After climbing the steps and finding my way through the crowd of customers milling about the rooftop, I find Sherman still leaned against the railing and we shake hands. I motion over to the demonstrators across the street and say, “Do you think they picked that spot on purpose?”

“Who knows,” Sherman responds.

We spend some time catching up before I address the elephant in the room. “So I hear you won some big award or something,” I say, teasing him.

“Yeah, that was big,” he said. “I was shocked because I was up for two awards, Best Chef of the Midwest and Best New Restaurant, and when I didn’t win the first one, I thought there was no way we were gonna win that restaurant one. So I was preparing myself to have the mindset of ‘We were just lucky to be nominated’, but then they called us up.”

“Did you have a little speech prepared or anything?”

“Dana [Dana Thompson is co-owner of Owamni, and is a descendant of the Wahpeton-Sisseton and Mdewakanton Dakota] had prepared a speech, but I didn’t have anything prepared. I kinda just said whatever felt right and basically told that crowd that we’ve been through 200 years of white supremacy and that we’ve got a lot of work to do, and that this was only the beginning.”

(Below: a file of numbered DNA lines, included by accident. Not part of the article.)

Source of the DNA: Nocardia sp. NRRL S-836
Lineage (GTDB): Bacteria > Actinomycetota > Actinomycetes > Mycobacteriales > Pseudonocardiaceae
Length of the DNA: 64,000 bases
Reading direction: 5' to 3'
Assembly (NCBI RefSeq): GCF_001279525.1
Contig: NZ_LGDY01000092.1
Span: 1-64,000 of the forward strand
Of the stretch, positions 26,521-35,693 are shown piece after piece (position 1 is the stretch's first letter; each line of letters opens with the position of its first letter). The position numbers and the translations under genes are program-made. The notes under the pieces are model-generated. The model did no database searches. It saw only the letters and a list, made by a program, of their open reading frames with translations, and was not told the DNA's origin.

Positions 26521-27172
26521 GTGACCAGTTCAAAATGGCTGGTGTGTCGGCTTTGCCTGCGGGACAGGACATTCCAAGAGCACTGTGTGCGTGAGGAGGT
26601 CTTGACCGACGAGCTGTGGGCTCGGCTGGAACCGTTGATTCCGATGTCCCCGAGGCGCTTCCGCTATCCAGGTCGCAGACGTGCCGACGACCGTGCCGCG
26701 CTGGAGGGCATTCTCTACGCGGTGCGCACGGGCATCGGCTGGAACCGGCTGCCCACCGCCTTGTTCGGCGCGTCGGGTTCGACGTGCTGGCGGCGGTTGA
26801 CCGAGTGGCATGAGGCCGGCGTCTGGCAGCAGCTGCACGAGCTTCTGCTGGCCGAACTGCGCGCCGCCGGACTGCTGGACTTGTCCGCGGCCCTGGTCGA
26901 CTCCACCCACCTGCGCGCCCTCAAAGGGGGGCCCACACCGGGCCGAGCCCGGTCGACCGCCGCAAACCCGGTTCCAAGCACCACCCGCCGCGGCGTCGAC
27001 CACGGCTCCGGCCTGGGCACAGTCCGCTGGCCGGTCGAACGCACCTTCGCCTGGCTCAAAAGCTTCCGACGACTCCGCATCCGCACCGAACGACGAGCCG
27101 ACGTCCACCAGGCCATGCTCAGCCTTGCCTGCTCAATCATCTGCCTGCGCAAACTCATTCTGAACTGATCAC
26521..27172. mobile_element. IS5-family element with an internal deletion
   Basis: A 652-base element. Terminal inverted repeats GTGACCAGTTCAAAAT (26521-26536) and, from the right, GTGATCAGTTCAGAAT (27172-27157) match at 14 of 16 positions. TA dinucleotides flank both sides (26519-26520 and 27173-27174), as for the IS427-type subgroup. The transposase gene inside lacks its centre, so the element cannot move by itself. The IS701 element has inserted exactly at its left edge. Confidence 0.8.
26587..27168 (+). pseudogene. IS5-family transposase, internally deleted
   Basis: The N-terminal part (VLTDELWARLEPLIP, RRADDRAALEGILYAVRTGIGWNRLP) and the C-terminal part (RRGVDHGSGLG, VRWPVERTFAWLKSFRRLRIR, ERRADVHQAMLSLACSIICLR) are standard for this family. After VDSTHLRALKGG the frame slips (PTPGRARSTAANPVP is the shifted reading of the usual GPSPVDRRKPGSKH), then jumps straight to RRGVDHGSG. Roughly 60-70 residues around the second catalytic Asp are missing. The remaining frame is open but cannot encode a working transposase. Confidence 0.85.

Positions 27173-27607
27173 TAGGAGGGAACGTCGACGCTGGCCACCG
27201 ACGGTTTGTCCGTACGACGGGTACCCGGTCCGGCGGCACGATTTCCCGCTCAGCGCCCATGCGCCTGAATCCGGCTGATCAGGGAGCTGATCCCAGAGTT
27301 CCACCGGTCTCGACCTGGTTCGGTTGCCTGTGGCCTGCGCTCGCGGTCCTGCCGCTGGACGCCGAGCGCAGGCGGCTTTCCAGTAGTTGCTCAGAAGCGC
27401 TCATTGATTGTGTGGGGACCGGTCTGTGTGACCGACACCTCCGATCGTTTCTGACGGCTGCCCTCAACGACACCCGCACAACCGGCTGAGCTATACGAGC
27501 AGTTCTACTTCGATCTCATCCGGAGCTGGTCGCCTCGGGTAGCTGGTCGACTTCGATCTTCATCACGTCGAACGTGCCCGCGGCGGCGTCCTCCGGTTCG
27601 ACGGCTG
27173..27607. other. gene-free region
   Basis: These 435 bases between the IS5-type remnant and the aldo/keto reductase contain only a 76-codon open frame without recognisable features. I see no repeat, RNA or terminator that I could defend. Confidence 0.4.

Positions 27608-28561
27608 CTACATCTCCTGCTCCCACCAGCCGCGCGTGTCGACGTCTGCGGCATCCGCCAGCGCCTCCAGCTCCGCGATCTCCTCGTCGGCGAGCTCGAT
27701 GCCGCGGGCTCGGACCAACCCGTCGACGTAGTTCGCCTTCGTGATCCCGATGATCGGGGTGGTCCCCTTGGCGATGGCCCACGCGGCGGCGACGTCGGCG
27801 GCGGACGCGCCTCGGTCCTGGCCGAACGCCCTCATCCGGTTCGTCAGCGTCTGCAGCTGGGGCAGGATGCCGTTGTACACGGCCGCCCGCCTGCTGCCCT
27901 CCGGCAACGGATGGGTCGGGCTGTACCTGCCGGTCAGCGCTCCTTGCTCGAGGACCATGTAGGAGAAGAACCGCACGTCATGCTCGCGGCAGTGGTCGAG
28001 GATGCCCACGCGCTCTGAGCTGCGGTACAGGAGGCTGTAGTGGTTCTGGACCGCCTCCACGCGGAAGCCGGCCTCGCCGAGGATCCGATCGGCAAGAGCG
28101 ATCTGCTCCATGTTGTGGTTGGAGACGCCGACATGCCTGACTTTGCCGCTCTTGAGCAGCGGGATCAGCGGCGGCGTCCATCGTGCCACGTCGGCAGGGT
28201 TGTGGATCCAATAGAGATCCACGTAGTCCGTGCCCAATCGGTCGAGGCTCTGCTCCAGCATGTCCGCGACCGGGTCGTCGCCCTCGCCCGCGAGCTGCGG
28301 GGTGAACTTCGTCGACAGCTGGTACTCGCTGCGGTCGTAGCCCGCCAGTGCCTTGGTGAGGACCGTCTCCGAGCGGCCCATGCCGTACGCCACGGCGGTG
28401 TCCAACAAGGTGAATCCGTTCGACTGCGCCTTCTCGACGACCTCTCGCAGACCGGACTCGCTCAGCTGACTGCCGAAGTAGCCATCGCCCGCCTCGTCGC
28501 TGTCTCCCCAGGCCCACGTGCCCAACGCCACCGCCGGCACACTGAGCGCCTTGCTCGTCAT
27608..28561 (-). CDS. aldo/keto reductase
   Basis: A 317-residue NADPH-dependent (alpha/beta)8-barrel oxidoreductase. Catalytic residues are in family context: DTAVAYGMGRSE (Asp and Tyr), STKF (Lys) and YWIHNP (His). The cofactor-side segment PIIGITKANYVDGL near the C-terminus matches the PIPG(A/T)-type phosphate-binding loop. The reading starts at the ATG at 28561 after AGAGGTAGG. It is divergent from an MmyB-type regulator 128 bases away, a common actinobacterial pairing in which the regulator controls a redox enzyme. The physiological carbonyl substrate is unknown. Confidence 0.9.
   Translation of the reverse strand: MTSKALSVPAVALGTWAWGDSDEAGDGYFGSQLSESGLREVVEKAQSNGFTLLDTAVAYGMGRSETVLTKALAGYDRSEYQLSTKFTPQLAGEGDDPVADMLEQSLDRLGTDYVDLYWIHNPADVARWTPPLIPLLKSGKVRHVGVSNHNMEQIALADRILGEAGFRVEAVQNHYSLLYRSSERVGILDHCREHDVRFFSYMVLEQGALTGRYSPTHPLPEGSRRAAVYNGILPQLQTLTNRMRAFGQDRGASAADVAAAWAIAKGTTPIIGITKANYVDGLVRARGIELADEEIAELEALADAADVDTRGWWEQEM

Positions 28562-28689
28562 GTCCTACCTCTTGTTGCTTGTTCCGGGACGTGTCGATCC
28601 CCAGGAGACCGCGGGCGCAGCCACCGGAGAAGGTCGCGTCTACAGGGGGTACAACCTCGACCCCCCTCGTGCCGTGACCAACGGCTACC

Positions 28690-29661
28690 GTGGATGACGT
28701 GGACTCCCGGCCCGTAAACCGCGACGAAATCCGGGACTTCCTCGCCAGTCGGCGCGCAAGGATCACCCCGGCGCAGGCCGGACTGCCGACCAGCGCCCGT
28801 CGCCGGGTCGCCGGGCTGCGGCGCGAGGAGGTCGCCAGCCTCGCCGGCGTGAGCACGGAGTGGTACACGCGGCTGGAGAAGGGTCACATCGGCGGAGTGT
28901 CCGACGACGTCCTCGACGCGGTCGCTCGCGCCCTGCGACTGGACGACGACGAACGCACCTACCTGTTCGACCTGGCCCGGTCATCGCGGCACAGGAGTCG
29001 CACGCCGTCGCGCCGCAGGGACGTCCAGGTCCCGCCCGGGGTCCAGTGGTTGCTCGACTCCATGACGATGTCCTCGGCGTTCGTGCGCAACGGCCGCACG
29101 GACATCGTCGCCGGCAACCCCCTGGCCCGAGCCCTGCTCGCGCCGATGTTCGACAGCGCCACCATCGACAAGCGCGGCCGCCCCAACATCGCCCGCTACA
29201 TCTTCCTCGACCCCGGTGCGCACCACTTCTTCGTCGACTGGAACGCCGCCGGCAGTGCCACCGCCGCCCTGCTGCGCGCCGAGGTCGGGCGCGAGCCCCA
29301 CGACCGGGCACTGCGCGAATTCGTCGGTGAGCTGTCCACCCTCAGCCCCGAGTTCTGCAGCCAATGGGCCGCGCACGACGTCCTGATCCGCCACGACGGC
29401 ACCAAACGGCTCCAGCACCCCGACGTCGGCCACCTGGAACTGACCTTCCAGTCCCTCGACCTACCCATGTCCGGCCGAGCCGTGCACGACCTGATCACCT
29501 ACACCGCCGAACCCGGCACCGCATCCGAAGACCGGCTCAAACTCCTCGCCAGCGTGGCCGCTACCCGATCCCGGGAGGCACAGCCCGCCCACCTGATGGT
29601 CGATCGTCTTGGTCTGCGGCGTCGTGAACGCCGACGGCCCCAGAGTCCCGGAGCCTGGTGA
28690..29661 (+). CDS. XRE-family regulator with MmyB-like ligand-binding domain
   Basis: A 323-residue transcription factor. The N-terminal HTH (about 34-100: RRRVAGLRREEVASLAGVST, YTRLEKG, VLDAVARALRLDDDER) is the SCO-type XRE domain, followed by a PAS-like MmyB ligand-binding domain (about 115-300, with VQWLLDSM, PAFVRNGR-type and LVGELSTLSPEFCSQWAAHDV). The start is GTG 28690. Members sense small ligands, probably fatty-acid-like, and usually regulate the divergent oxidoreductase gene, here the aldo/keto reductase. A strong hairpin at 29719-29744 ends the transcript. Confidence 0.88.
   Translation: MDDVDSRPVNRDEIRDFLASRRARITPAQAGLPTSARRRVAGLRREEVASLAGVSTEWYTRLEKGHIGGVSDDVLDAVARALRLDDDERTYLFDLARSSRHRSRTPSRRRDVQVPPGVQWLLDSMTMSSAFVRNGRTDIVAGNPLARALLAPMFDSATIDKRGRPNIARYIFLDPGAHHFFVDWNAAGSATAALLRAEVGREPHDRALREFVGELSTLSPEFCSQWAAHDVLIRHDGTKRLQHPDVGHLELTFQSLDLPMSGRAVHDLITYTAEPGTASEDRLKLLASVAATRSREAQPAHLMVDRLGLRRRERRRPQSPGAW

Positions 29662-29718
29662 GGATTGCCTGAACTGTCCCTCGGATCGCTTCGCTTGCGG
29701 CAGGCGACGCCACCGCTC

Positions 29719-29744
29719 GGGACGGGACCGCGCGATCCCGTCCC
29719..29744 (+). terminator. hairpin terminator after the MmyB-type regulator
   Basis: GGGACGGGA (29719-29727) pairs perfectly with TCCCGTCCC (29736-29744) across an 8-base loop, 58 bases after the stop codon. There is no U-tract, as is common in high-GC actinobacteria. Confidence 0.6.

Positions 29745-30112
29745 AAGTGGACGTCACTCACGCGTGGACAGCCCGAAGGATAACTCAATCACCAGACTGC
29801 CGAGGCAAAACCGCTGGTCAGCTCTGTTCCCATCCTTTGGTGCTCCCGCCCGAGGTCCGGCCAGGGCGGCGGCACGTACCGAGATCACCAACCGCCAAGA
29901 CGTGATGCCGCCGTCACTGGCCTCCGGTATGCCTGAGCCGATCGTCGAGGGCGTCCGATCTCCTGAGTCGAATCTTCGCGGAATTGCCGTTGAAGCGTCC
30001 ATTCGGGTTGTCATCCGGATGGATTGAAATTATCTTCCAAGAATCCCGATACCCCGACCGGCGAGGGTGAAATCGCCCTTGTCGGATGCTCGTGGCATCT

As we continue talking, I look down to see the traditional plants Sherman was planning on having planted along Water Works Park, bright and full of life with insects buzzing around them. “How is the garden coming in, anyway?”

“Oh, they’re coming in great. And you can see that they have the Dakhota names on there, so if you walk around, you can see the original names of the plants that were originally on this land.” The goal behind this was to increase awareness around Indigenous presence.

Several food dishes that Owamni prepares. The menu doesn’t use any “colonized ingredients,” meaning any food products and crops introduced by Europeans. This means there is no dairy, wheat flour, beef, processed sugar, or any other ingredient not native to North America.
(File photos by Brad Hagen taken in 2021.)

Despite the many successes that Owamni has experienced this past year – reservations booked out for months, media coverage, and the winning of their latest award – they’ve hit the occasional roadblock.

“There’s always the occasional person who just doesn’t get it,” Sherman said, referring to the food that Owamni offers and the reasoning behind using the ingredients that they do. “If you read some of the online reviews, you can just tell, but we’re just showcasing what’s possible in modern Indigenous foods. Nobody has to do it like us if they don’t want to. We’re trying to modernize and normalize Indigenous foods.”